"16. A heat-treatable low emissivity coated glass comprising a glass substrate having a multilayer coating on one surface, said multilayer coating comprising an underlayer comprising a silicon oxide or titanium oxide which has been deposited using a chemical vapour deposition process, a vacuum deposited reflective metal layer deposited directly on to the underlayer and a vacuum deposited anti-reflection layer."
VI. In its grounds of appeal filed by letter of 1 April 2007, appellant II/opponent held claim 19 as maintained in the contested decision to lack an inventive step over the content of document D2 when taken alone or in combination with common general knowledge.
VII. In a letter of observations filed on 1 October 2007, appellant II/opponent further held the subject-matter of claim 20 of the main request to lack novelty over examples b) and c) of document D1.
VIII. Under cover of the letter dated 27 November 2009, appellant I/patentee filed a statement containing further experiments which appellant II/opponent requested should not be admitted into the proceedings, because it had been filed late.
IX. Further comments from the parties were received with the following letters:
- appellant I/patentee, a letter dated 8 January 2010;
- appellant II/opponent, a letter dated 12 January 2010.
X. Oral proceedings took place on 27 January 2010.
XI. Appellant I/patentee requested that the decision under appeal be set aside and that the patent be maintained on the basis of the claims according to the main, first or second auxiliary request, all filed with the letter of 20 March 2007, or as a third auxiliary request that the patent be maintained on the basis of the claims allowed according to the interlocutory decision of the opposition division.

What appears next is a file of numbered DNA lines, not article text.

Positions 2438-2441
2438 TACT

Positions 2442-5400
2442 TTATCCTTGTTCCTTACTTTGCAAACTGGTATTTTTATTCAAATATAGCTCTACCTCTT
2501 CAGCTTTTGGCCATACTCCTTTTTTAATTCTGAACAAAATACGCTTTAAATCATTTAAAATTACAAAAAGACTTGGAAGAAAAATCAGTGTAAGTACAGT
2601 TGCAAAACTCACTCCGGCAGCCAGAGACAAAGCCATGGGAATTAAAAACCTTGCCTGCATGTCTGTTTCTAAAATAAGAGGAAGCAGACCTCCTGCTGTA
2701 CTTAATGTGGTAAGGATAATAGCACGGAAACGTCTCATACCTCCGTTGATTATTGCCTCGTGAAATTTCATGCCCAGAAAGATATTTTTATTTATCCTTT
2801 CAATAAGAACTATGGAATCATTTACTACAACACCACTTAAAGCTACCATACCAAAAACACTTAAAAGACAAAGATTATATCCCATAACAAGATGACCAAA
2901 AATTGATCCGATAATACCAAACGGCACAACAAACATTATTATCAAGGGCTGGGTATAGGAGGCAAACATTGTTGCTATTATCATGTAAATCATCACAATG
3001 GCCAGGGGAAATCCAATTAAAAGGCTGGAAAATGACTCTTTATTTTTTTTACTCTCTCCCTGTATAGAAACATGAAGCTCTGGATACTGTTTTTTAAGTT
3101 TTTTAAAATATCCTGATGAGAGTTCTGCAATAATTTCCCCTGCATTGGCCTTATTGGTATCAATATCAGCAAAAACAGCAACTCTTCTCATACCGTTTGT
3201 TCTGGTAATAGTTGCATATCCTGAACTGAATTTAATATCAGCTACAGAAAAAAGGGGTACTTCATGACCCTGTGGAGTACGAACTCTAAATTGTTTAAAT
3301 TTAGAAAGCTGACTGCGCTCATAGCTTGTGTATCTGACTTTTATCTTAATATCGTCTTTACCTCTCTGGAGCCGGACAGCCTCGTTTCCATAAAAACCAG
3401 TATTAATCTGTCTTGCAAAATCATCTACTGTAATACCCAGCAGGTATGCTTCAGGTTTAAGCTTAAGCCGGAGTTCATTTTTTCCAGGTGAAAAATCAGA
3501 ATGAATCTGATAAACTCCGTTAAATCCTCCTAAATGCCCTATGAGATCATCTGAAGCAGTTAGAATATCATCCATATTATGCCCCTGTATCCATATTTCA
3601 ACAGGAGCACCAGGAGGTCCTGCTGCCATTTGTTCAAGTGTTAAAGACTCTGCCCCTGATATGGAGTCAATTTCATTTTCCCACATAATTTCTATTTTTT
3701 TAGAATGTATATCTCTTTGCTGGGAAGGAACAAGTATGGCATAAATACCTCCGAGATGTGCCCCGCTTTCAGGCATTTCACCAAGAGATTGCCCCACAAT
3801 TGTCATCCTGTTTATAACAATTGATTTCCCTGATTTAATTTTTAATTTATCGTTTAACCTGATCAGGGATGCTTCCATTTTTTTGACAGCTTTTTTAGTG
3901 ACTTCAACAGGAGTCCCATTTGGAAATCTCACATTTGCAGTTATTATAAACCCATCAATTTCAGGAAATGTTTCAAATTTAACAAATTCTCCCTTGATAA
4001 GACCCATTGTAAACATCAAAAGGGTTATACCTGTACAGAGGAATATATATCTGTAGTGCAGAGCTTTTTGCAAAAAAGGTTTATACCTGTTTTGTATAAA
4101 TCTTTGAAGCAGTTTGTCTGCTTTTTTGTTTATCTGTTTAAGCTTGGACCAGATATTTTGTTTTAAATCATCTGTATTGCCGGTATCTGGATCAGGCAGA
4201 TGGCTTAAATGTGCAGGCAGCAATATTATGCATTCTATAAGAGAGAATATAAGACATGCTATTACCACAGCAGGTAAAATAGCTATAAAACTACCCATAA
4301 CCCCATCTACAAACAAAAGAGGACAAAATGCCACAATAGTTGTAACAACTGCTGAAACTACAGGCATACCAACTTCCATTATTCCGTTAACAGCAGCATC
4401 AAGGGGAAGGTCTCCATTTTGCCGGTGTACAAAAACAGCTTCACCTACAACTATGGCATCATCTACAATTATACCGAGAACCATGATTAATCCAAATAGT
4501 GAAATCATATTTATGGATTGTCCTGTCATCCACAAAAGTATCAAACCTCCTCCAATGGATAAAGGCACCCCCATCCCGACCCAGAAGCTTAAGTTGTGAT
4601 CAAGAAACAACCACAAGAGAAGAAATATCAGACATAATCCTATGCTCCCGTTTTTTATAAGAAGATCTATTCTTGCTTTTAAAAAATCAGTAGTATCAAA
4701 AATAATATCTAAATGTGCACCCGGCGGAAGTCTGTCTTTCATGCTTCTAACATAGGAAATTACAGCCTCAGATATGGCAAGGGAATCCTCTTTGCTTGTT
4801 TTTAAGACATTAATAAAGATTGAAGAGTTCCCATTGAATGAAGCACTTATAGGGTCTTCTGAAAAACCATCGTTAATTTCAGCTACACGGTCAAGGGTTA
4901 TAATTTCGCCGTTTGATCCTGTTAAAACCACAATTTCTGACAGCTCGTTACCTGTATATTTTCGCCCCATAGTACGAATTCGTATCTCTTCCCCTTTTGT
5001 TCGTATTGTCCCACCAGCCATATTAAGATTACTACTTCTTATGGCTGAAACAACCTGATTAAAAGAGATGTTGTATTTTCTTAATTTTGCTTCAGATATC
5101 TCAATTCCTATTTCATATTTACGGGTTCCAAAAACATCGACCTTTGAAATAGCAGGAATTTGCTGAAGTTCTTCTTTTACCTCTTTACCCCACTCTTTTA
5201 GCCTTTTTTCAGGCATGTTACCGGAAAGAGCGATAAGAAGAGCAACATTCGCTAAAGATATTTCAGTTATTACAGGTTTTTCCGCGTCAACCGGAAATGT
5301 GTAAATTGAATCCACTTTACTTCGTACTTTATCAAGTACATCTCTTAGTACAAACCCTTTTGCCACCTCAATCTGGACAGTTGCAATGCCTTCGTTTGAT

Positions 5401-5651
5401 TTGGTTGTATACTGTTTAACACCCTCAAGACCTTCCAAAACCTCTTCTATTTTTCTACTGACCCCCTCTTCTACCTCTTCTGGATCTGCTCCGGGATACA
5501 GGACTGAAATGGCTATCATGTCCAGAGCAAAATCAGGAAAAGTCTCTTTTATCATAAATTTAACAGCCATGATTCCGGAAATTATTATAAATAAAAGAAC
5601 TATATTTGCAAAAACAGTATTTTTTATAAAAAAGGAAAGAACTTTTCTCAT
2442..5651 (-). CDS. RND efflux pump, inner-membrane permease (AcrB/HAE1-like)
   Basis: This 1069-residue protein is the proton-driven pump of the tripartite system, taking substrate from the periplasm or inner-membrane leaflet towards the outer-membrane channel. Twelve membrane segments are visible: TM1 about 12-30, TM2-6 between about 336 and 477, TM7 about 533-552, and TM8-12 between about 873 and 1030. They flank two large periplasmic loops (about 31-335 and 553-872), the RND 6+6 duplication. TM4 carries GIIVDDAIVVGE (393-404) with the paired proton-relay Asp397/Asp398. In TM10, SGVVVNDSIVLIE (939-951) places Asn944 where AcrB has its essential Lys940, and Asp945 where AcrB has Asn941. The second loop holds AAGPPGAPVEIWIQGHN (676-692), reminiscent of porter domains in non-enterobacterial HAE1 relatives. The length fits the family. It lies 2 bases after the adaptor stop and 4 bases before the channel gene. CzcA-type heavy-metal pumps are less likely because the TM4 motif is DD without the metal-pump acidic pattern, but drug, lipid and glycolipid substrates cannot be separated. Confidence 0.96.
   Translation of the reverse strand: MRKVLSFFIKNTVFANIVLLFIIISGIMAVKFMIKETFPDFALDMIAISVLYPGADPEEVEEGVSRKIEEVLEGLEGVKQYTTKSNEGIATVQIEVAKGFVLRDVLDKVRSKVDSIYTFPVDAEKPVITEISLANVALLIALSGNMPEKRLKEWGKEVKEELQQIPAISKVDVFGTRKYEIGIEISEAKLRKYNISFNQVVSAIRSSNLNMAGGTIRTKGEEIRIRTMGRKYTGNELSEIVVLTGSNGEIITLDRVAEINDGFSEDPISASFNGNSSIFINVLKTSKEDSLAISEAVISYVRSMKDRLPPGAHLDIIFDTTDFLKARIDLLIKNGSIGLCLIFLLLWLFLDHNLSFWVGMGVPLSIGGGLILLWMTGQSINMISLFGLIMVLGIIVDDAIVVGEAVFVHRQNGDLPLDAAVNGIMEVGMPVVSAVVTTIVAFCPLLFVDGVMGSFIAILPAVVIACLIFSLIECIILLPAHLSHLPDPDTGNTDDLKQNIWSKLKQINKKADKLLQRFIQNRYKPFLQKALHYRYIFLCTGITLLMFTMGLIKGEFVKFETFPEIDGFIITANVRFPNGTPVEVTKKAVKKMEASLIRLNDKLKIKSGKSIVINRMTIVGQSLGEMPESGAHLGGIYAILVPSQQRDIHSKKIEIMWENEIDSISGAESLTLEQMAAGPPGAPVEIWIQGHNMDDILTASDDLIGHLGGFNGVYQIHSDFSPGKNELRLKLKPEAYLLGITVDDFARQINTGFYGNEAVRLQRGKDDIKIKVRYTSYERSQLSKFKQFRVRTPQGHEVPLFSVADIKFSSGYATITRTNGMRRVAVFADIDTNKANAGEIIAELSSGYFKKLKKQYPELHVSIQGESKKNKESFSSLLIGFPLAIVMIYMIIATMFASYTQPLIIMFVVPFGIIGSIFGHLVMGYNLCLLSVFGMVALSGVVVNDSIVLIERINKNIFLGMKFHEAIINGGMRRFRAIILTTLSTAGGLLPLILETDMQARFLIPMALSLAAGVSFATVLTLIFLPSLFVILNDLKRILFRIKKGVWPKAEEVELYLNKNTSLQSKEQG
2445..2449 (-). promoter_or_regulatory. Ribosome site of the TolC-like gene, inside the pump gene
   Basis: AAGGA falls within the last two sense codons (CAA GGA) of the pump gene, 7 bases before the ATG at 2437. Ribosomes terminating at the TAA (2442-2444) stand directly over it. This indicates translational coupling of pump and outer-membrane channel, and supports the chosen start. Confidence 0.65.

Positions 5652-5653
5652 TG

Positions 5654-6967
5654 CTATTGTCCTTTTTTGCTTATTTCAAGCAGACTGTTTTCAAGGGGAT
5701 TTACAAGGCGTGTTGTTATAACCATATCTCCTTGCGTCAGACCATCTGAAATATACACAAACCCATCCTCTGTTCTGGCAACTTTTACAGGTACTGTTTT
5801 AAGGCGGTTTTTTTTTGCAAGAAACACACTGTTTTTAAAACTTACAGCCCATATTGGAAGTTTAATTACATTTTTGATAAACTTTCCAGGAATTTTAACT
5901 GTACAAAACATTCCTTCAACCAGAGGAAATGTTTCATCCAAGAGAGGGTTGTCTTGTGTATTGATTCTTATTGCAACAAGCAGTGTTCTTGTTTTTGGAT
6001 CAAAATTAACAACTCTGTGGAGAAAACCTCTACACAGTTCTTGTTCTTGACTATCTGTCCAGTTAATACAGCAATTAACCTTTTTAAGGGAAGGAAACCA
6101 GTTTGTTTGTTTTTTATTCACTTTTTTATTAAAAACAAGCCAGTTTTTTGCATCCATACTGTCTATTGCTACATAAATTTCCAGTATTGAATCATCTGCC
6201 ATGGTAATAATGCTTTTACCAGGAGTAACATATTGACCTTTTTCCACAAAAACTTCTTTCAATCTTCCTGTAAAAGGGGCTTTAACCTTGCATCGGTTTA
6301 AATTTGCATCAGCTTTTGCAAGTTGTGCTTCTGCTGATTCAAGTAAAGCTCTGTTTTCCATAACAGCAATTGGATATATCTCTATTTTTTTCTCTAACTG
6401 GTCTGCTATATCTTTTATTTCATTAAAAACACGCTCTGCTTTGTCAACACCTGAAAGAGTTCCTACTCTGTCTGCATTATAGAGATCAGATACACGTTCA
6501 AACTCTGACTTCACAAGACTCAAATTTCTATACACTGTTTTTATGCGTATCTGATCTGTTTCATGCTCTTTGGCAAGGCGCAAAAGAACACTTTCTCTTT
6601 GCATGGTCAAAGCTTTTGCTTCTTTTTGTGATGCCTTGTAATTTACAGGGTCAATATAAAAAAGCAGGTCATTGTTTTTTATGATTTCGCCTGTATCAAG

Appellant II/opponent requested that the decision under appeal be set aside and that the patent be revoked.
Reasons for the Decision
1. Main request - Novelty
1.1 Appellant II held the subject-matter of claim 20 of this request to lack novelty in the light of the disclosures at page 8, lines 11 to 28 - in particular the stacks b) and c) - and page 5, lines 4 to 14 of D1.
1.2 Appellant I argued that the stacks b) and c) disclosed at page 8, lines 11 to 28 of D1 were described as being "mathematical modelisations", without however any indication of the preparation method to be used for manufacturing said stacks.
Concerning the preparation method disclosed in the passage at page 5, lines 4 to 14 of D1, this related to the embodiments of the invention as disclosed in claim 1 of D1, not to those described as mathematical modelisations.
1.3 The board observes that D1 relates to transparent substrates, in particular made of glass, coated with a stack of thin layers including at least one metal layer having reflective properties against long-wavelength infrared radiation and/or solar radiation (page 2, lines 3 to 5).
In its claim 1, D1 defines the invention as being a coated transparent substrate comprising at least one layer having reflection properties in the infra-red or in the solar radiation range or both, interposed between a first and second coating comprising a dielectric material, an interlayer comprising a material having a refractive index less than that of the substrate being interposed between the substrate and the stack such that the difference in refractive indices between the substrate and the interlayer is at least 0.07.
1.4 Although D1 always makes use in its examples of a ZnO layer under the silver layer, it discloses (page 8, lines 11 to 14) that the invention may be used likewise in stacks of the type dielectric/silver/dielectric which do not make use of wetting layers of the ZnO or Nb2O5 type under the silver (emphasis added), the low-index interlayer according to the invention (emphasis added) improving in all cases the colorimetry in reflection, whatever the intended "level of emissivity". D1 further discloses (page 4, lines 15 to 54) that mathematical modelisations made on the basis of the following three stacks a) b) and c):